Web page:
You know how the saying goes, “Dams – can’t live with ’em, can’t live…” Well, that’s it. Can’t live with ’em. Aside from occasionally flooding the Greenway and interrupting a bike ride or walk, most people are oblivious to the height and flow of the Neuse River. We, on the other hand, live and die by it. So, since we’ve been riding the emotional river flow rollercoaster that is Spring, we thought we’d drop a little knowledge on you that you can use to impress people at dinner parties.
Things to know:
- The flow of the river is measured in CFS (Cubic Feet per Second). In the last few years we’ve seen flow levels from 70cfs (most of this winter) to 6,000cfs (After Hurricane Matthew).
- The river stays within its banks until about 3500cfs. Greater than that and it will start flooding the Greenway and surrounding areas.
- The flow of the Upper Neuse River is almost entirely controlled by the Falls Dam. There are so few creeks dumping into the top of the river, that unless we have a major rain event, the flow doesn’t really change until a change is made at the dam.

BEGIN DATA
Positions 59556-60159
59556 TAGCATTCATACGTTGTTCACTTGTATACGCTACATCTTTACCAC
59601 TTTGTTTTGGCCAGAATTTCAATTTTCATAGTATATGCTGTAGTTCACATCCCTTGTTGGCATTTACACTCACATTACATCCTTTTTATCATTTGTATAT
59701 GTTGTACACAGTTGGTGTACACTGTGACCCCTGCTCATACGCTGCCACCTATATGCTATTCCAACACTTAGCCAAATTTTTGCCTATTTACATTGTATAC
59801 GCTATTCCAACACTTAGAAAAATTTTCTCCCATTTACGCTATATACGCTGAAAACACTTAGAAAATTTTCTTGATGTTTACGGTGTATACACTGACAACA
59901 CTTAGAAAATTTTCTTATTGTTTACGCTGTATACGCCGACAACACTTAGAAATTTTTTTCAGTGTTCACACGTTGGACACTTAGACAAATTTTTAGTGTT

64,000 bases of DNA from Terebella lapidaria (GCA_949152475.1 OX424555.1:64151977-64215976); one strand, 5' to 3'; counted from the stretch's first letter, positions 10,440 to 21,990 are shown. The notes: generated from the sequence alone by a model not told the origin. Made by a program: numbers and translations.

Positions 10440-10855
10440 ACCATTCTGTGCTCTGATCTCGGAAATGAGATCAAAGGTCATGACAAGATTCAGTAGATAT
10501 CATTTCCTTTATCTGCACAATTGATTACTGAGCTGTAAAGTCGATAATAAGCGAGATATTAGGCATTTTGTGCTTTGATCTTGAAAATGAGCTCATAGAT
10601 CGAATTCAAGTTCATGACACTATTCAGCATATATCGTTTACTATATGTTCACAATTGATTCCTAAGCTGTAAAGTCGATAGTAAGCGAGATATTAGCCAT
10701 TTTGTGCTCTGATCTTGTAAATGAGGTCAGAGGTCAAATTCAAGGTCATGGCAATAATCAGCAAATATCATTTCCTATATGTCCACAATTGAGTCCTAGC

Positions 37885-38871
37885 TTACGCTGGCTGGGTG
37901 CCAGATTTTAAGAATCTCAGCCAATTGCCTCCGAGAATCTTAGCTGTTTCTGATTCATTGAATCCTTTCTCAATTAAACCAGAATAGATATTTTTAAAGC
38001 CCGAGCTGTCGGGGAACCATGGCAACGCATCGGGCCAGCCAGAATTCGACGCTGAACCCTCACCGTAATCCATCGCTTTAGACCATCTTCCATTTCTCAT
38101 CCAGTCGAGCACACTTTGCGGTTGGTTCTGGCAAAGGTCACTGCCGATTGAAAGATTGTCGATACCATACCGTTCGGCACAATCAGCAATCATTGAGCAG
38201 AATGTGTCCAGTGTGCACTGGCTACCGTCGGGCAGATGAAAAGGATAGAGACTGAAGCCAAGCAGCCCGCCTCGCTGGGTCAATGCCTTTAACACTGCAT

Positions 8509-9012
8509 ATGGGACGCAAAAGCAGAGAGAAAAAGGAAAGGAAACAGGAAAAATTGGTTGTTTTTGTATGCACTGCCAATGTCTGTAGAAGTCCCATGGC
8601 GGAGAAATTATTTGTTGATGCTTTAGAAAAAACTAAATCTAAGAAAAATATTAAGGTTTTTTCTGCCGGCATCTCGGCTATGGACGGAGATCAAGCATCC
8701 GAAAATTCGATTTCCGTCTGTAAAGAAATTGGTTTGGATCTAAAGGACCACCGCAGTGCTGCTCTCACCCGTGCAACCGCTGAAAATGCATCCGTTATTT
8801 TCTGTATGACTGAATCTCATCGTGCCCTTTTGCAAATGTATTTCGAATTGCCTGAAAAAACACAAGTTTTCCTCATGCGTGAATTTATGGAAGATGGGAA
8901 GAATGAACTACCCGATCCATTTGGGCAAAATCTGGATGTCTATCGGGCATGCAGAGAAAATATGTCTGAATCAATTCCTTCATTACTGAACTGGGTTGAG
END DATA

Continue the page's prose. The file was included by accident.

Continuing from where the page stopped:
- The dam is used as a big drain plug for Falls Lake (Think of that little drain in your bathtub that keeps it from overflowing).
- The goal is to keep Falls Lake at an elevation of 251.5. In the last few years we’ve seen it as high as 261 (Nine and a half feet higher than it should be).
- Flows are increased or reduced based on a number of factors including, but not limited to:
- Lake height
- Downstream flow (Places like Smithfield, Goldsboro, Kinston)
- Fish spawning
- Weather forecast
- Maintenance on the dam
Check out this example:
- Big rain event last week caused Falls Lake to rise to 3-ish feet above where it is supposed to be, so they opened the dam to start draining the lake.
- Big storm in the forecast for earlier this week, so they shut the dam down to prevent flooding downstream.
- Storm passed and we didn’t get as much rain as was in the forecast, but Falls Lake is still too high, so they opened the dam again to get it back down.